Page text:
The diuretic that I am choosing is Potassium-sparing diuretics. Potassium-sparing diuretics reduce fluid levels in our bodies without causing us to lose potassium, which is an important nutrient we need. The other types of diuretics cause us to lose potassium, which can lead to health problems such as arrhythmia. Potassium-sparing diuretics can be prescribed to people who are at risk of low potassium levels, such as people who take other medications that deplete potassium.
Potassium-sparing diuretics do not reduce our blood pressure, but the other diuretics do. Your doctor might prescribe another medication with the potassium-sparing diuretic to help lower blood pressure. Potassium-sparing diuretics are drugs that cause the excretion of sodium and water while preventing the loss of potassium in our urine.
Some of the side effects associated with potassium-sparing diuretics include: Hyperkalemia, nausea and vomiting, abdominal discomfort, headache, drowsiness, confusion, Ataxia, kidney stones, Gynecomastia, impotence, menstral irregularities, hypersensitivity reaction, or hyperchloremic metabolic acidosis. Please let your doctor know if you begin to have any of these side effects.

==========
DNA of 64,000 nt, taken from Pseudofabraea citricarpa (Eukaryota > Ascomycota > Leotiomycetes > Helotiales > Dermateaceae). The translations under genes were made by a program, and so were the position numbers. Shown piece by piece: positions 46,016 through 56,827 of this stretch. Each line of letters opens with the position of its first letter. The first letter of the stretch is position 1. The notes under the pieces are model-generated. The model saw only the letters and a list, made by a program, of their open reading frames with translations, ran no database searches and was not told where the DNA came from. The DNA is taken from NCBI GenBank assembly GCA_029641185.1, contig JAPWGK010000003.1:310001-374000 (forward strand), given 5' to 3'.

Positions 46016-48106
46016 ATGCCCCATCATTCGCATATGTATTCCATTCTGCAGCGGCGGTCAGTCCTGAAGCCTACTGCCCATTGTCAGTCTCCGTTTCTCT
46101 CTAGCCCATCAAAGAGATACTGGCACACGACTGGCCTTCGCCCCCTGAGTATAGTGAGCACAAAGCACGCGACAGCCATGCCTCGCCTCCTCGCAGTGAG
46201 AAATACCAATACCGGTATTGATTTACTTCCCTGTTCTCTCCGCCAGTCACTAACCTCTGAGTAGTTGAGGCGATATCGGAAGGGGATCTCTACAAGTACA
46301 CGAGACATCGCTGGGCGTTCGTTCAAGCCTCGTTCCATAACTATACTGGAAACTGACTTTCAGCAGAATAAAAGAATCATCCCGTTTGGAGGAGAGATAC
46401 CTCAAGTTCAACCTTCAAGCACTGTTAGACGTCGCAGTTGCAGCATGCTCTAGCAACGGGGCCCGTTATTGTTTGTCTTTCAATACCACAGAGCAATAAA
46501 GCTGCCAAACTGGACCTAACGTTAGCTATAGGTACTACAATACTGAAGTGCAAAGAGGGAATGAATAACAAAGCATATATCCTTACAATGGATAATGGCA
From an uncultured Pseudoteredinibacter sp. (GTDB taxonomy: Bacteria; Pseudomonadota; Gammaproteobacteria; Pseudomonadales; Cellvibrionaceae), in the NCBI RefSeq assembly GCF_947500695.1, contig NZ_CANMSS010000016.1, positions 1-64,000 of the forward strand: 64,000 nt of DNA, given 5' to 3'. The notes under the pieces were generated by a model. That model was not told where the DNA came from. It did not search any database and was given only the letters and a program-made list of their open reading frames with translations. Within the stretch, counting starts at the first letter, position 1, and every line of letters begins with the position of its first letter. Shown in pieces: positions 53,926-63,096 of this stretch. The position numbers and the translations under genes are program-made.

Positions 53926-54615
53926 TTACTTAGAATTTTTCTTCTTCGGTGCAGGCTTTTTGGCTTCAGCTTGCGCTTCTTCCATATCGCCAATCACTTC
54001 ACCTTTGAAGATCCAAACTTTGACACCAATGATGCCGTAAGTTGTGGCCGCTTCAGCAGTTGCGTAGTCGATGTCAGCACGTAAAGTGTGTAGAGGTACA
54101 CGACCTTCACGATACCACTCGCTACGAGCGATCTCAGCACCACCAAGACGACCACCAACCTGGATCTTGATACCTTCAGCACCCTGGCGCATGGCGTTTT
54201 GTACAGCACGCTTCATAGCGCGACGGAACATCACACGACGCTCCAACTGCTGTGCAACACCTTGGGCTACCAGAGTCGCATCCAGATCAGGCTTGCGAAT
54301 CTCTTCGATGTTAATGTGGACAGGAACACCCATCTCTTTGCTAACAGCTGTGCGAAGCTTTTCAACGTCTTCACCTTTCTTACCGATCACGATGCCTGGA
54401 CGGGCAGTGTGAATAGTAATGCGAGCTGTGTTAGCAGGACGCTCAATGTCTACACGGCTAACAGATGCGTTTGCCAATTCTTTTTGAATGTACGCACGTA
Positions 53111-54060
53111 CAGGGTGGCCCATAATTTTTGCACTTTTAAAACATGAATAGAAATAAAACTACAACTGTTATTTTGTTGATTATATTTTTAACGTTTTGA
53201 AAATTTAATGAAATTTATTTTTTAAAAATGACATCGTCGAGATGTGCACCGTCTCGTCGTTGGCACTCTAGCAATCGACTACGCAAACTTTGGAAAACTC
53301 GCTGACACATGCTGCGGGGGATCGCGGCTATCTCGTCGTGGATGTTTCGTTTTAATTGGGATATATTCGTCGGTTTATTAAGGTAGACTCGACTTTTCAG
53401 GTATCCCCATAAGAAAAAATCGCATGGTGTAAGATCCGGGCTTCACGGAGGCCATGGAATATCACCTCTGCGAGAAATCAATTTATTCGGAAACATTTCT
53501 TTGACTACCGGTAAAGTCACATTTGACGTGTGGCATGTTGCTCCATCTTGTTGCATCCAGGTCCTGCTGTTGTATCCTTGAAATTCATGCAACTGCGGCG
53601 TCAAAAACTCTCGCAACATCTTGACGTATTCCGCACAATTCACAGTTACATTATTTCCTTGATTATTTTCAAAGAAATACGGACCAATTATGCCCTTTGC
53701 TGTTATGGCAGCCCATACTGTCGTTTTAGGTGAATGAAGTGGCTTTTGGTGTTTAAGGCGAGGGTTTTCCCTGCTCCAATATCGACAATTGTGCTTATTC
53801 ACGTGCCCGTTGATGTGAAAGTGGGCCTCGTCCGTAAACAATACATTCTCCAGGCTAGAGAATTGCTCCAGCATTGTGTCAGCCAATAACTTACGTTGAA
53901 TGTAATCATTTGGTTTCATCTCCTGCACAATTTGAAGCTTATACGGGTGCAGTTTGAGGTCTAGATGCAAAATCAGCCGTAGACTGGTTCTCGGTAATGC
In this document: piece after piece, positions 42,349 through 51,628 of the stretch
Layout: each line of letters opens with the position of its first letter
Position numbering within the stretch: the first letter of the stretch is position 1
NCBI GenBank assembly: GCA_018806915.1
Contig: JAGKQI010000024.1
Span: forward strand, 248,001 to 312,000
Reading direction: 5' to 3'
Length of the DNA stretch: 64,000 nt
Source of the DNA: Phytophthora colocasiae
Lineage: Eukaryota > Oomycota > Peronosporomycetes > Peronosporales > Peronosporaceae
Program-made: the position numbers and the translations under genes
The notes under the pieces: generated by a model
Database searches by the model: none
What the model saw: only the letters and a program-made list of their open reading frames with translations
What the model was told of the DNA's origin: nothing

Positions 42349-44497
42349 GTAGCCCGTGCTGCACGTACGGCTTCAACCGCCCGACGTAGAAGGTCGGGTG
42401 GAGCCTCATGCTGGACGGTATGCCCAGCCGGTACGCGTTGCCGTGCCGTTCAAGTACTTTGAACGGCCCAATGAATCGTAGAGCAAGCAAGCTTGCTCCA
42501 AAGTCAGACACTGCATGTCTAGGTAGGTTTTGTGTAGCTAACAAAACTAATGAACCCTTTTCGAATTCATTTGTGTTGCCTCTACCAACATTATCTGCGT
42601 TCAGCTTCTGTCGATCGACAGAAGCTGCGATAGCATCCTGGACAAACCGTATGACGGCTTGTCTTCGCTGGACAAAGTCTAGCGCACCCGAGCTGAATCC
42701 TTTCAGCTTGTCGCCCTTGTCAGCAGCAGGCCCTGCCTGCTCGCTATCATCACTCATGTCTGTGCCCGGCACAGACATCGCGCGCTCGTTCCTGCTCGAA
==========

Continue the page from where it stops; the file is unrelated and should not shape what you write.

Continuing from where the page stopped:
Potassium-sparing diuretics are used for: Hypertension, congestive heart failure, Hirsutism, Polycystic ovarian syndrome, secondary aldosteronism, Conn’s syndrome, prevention of hypokalemia, or Edematous conditions.
There are very few people who are not able to take these medicines. They should not be taken by anyone who have high levels of potassium in their blood, severe kidney problems, or Addison’s disease. Potassium supplements should not be taken with these medicines. Some salt substitutes that you can buy are high in potassium. These should be avoided if you take a potassium-sparing diuretic.
DeVore, A. (2015). The electronic health record for the physician’s office. St. Louis, MO: Elsevier.
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